UNICEF and WHO fear current conditions are particularly favorable for a measles outbreak, a situation that puts children at risk

As the number of reported measles cases worldwide increased by 79% in the first two months of 2022 compared to the same period in 2021, WHO and UNICEF warn that current conditions favor serious outbreaks of preventable diseases with the vaccine

The worrying increase in measles cases in January and February 2022 indicates an increased risk of the spread of vaccine-preventable diseases and could lead to serious outbreaks, particularly measles. Millions of children could therefore be affected in 2022, warn the World Health Organization (WHO) and UNICEF.

Disruptions related to the pandemic, increasing inequalities in access to vaccines and the reallocation of resources from routine immunization are preventing too many children from receiving protection against measles and other vaccine-preventable diseases.

The risk of major outbreaks has increased as communities loosened implementation of the physical distancing rules and other COVID-19 prevention measures imposed at the height of the pandemic. Furthermore, the displacement of millions of people triggered by violent conflicts and crises in Ukraine, Ethiopia, Somalia and Afghanistan, among other countries, is leading to the disruption of routine immunization services and COVID.-19, the lack of access to ‘drinking water and sanitation and the increased risk of vaccine-preventable disease outbreaks in a context of promiscuity.

Around 17,338 measles cases were recorded worldwide between January and February 2022, up from 9,665 in the first two months of 2021. However, this highly contagious disease tends to reappear rapidly as vaccination rates decline. Organizations worry that measles outbreaks may also portend other outbreaks of slower-spreading diseases.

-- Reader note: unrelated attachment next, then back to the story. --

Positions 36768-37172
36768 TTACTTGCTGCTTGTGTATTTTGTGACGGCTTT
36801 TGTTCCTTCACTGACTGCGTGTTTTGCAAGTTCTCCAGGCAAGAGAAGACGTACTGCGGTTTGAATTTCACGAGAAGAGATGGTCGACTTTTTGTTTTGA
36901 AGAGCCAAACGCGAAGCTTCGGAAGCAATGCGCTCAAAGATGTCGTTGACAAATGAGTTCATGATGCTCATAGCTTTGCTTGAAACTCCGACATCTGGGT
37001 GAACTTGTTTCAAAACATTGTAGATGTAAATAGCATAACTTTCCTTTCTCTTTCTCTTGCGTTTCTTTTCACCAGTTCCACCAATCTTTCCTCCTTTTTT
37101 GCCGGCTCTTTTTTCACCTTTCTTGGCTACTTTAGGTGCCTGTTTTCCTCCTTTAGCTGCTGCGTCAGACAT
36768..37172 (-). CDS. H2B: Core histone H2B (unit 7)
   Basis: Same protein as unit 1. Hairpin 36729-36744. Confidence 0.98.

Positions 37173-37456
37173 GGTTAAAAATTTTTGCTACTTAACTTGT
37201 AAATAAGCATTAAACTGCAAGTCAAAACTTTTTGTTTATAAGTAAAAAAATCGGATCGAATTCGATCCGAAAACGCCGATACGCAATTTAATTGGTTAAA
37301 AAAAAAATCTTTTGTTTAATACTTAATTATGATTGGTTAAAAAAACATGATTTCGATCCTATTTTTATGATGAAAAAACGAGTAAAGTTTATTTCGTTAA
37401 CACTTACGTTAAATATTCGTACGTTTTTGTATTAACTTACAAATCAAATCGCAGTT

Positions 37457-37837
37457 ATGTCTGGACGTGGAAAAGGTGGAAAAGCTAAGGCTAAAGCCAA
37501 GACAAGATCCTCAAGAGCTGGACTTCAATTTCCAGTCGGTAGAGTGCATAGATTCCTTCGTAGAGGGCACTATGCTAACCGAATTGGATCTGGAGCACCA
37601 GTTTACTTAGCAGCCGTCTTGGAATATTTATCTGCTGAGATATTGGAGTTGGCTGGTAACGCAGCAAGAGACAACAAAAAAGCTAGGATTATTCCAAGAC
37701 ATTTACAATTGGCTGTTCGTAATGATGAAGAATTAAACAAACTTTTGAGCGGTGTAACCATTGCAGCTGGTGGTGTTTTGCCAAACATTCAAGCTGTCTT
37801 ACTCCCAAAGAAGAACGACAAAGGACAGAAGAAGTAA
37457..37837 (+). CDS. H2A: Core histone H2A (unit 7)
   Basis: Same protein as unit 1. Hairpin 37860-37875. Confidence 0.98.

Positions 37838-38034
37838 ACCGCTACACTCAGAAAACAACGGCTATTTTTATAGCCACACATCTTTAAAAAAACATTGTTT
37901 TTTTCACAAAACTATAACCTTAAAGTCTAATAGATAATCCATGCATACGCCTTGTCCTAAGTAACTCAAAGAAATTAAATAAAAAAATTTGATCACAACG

In addition to its direct effects on the body, which can be life-threatening, the measles virus weakens the immune system and makes the baby more vulnerable for several months to other infectious diseases such as pneumonia and diarrhea. . Most measles cases occur in settings that have experienced social and economic hardship from COVID-19, conflict or other crises, and chronically affected by fragile and insecure health infrastructures.

“In addition to being a dangerous and life-threatening disease, measles is a warning sign that reveals gaps in vaccination coverage around the world that vulnerable children will suffer,” said Catherine Russell, Executive Director of the UNICEF. “While it is encouraging to see that people in many communities are starting to feel sufficiently protected from COVID-19 to resume social interactions, this resumption of activity in countries where children do not receive routine vaccination helps create the perfect breeding ground. for the spread of diseases such as measles. “

In 2020, 23 million children (3.7 million more than in 2019) did not receive basic childhood vaccines as part of routine health services, the highest figure since 2009.

List of the five countries with the highest number of measles cases in the past 12 months, up to April 2022[1]
Village Cases of measles identified Rate per million inhabitants Coverage rate for first dose of measles vaccine (%), 2019[2] Coverage rate for first dose of measles vaccine (%), 2020[3]
Somalia 9.068 554 46 46
Yemen 3.629 119 67 68
Afghanistan 3.628 91 64 66
Nigeria 12,341 58 54 54
Ethiopia 3,039 26 60 58

As of April 2022, organizations had documented 21 major measles outbreaks around the world in the past 12 months with disruptive effects, with Africa and the Eastern Mediterranean being the most affected regions. However, these figures are likely underestimated because the pandemic has undermined surveillance systems around the world, it is very likely that not all cases can be reported.

Among the countries with the highest measles incidence since last year are Somalia, Yemen, Nigeria, Afghanistan and Ethiopia. Insufficient measles vaccination coverage is the leading cause of these outbreaks, regardless of the country affected.